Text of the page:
Taken from The Bulletin (Sep 06, 2017)
John Butler Trio returns to Bend
Australian roots-rockers play Athletic Club
by Brian McElhiney - The Bulletin
Australian singer-songwriter and guitarist John Butler will return with his trio to the Athletic Club of Bend on Sunday. (Submitted photo)
John Butler still has plenty to say about the world around him. He’s just looking for a better way to say it.
In 2014, shortly before the release of his roots rock trio’s sixth studio album “Flesh & Blood,” the Australian guitarist and songwriter told an interviewer with News Corp Australia (news.com.au): “I don’t know how to write another song about a greedy arsehole ruining the planet.” True to that statement, “Flesh & Blood” more often than not found Butler in storytelling mode, looking beyond his personal life to inhabit different characters.
Butler is back to topical writing on the blues-rocking single “Bully,” released in late August in the wake of the recent violence in Charlottesville, Virginia. The amped-up song, Butler’s first since “Flesh & Blood,” rails against power abusers, with the chorus hook warning that, “We’re in the middle of a war between love and hate.” Its accompanying music video features photos of protests against oil companies and fracking in Australia and the United States, further clarifying the message.
“Instead of talking about the companies drilling oil or taking land or desecrating ancient burial grounds and all that, I look at, what is that energy that’s doing that? It’s actually a bully,” Butler said from a recent tour stop in Peoria, Illinois. The John Butler Trio is wrapping up its current U.S. tour, and plays the penultimate date at the Athletic Club of Bend on Sunday.
“Rather than talking about President Trump or George Bush or John Howard or any other politician — Malcolm Turnbull in my country — it’s too literal and it dates itself. But when you can step back and go, ‘oh, this is a bully.’ This is something everybody can relate to, because the bullies are in the schoolyard; they’re in the workplace; they’re in the families; they’re in the government. And all of a sudden, it gives me a bit of a new lease on life to talk about these archetypes in a different way.”
The song was recorded last year, but it has remained timely in light of the aforementioned Charlottesville protests, the ongoing gay marriage debate in Australia and increasing environmental concerns worldwide. As Butler put it, “It seems like we wrote the song for this month.”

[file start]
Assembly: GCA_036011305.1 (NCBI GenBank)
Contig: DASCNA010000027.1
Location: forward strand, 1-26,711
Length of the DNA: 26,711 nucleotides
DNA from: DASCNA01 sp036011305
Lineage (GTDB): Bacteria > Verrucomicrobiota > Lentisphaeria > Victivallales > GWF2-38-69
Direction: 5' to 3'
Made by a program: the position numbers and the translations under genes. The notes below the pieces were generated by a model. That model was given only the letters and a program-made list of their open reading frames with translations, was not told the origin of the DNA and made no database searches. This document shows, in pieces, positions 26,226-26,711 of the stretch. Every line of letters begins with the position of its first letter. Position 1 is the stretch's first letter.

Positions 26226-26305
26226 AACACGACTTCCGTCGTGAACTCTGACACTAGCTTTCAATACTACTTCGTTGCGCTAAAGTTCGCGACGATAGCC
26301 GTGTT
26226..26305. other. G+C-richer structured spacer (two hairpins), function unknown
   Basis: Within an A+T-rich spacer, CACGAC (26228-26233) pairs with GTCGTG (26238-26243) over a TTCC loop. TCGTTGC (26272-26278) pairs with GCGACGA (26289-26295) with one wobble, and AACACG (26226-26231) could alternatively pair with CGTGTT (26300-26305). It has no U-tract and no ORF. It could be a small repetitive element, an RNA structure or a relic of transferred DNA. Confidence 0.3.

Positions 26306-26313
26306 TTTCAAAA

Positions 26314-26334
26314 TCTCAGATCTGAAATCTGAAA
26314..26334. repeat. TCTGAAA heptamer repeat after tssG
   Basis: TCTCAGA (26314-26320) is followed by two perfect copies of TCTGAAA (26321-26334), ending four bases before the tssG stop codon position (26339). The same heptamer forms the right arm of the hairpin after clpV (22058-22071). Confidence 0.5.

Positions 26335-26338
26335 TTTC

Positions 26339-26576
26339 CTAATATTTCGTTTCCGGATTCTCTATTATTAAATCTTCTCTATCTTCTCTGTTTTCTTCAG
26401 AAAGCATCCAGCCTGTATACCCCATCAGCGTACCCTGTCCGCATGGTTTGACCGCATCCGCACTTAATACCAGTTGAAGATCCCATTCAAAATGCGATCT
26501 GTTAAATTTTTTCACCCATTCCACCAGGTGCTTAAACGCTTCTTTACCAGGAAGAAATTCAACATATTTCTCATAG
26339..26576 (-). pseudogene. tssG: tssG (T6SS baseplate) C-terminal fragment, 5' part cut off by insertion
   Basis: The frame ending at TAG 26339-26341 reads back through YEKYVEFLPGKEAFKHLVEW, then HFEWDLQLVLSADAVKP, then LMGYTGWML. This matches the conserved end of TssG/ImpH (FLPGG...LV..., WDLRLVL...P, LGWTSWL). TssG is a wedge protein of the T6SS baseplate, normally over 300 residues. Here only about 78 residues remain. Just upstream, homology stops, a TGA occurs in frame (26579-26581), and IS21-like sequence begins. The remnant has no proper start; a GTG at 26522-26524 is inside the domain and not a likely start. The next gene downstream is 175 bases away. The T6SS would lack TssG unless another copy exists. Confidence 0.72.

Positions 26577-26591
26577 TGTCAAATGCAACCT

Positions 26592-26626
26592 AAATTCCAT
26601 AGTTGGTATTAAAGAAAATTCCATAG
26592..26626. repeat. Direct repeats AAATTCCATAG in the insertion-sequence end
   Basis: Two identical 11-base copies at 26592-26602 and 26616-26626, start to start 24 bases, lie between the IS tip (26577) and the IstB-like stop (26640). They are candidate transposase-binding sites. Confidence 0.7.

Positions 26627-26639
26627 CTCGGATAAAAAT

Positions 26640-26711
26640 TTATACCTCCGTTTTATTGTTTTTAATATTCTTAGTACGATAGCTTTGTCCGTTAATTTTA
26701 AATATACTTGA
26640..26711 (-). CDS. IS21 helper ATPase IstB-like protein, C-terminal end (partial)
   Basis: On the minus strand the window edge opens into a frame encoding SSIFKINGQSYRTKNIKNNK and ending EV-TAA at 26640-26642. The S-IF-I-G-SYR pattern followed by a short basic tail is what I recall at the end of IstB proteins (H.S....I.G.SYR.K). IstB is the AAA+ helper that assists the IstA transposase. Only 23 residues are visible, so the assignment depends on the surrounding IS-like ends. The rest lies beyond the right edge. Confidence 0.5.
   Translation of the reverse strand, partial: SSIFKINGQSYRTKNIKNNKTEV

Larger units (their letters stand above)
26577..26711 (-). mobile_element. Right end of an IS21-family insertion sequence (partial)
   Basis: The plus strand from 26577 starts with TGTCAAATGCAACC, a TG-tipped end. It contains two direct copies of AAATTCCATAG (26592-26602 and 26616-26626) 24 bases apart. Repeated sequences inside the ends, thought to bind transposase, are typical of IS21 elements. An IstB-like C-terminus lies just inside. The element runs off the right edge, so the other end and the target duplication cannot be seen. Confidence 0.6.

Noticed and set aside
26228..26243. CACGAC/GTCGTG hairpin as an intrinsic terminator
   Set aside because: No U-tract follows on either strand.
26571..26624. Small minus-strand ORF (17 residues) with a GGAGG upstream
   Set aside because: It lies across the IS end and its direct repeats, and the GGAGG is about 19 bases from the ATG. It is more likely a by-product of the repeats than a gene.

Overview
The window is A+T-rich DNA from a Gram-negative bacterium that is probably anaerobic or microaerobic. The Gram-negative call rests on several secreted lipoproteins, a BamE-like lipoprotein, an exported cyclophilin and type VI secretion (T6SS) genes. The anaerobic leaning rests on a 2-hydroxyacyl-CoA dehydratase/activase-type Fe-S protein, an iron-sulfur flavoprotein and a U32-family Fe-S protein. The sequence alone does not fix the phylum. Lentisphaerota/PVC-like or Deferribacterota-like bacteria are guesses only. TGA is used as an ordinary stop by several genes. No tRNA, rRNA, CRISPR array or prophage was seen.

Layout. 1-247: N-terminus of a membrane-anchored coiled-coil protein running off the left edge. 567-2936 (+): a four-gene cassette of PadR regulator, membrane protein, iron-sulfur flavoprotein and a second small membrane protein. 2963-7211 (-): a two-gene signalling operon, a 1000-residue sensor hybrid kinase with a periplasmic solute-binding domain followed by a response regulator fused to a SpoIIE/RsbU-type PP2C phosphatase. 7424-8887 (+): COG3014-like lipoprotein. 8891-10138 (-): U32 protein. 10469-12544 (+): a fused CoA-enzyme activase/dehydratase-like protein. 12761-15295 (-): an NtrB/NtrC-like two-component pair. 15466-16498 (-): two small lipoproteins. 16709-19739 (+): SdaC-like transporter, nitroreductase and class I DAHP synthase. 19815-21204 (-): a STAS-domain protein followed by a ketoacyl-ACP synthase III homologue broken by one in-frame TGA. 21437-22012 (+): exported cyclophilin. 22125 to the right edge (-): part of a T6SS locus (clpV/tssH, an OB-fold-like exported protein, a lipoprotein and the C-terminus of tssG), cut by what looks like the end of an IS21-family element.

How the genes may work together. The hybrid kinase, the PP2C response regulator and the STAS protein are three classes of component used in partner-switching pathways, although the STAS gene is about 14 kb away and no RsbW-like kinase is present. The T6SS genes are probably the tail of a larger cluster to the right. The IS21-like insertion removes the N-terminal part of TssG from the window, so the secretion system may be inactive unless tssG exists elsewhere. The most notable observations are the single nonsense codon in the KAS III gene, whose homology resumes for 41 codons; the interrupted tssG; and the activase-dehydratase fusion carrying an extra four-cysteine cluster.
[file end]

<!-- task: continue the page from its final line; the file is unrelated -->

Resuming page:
“We’re at a point in time where we either let the bullies ruin everything, and then just suck it up and say, ‘Well, hey, we could have done something, but we didn’t and now, it’s our fault,’” Butler said, “or we stand up to the bully, and how to do that and when to do that and who to do that with, it varies. It’s an interesting time to be alive, and it feels like we’re getting to a crux, but maybe people have always felt that way. I’m sure they felt that way in the ’60s and ’70s, as well. But it seems like the blatant abuse of power and dishonesty of our organizations and administrations seem to be so obvious. It’s almost like a movie; it’s almost like we’re watching ‘Total Recall’ or ‘RoboCop’ or something.”
“Bully” precedes a new studio album from Butler and the trio — percussionist Grant Gerathy and bassist Byron Luiters — due out next year. Butler said the group is about halfway through the recording process, though the album has been delayed due to the tour: “It’s like building an engine, and the workshop — the engine’s all over the ground,” he said.
Butler said the new songs have been rhythm-centric, with a focus on bombastic beats similar to the driving “Bully.” Although Butler hinted at a few other political songs in the vein of “Bully,” for the most part, he said he once again found himself drawn to characters and stories.
“They’re mostly love stories,” Butler said. “I think there’s a couple kind of political ones, but even those ones for the most part are kind of stories, as well. I tried to make them more stories than proclamations.”
“Flesh & Blood” primarily featured previous drummer and Butler’s brother-in-law Nicky Bomba. Gerathy will perform all percussion on the new album, although he’s sitting out the current tour due to the recent birth of his first child. Bomba will sit in for the Bend date.
Since forming the trio in 1998, Butler has performed with a number of different bassists and drummers. He brought Bomba and Luiters on board in 2009 in an effort to expand his sound and play with new people, although he said each lineup shift has affected the band’s sound in some way.
“I’ve been seriously fortunate to play with some fantastic players that leave their fingerprints and their DNA into what the trio does,” Butler said. “This current trio with G. and Byron, it kind of seems to find a whole new kind of depth. I’m like the employee of the songs, and so I don’t ever really want to change bands, but it’s kind of up to the music.”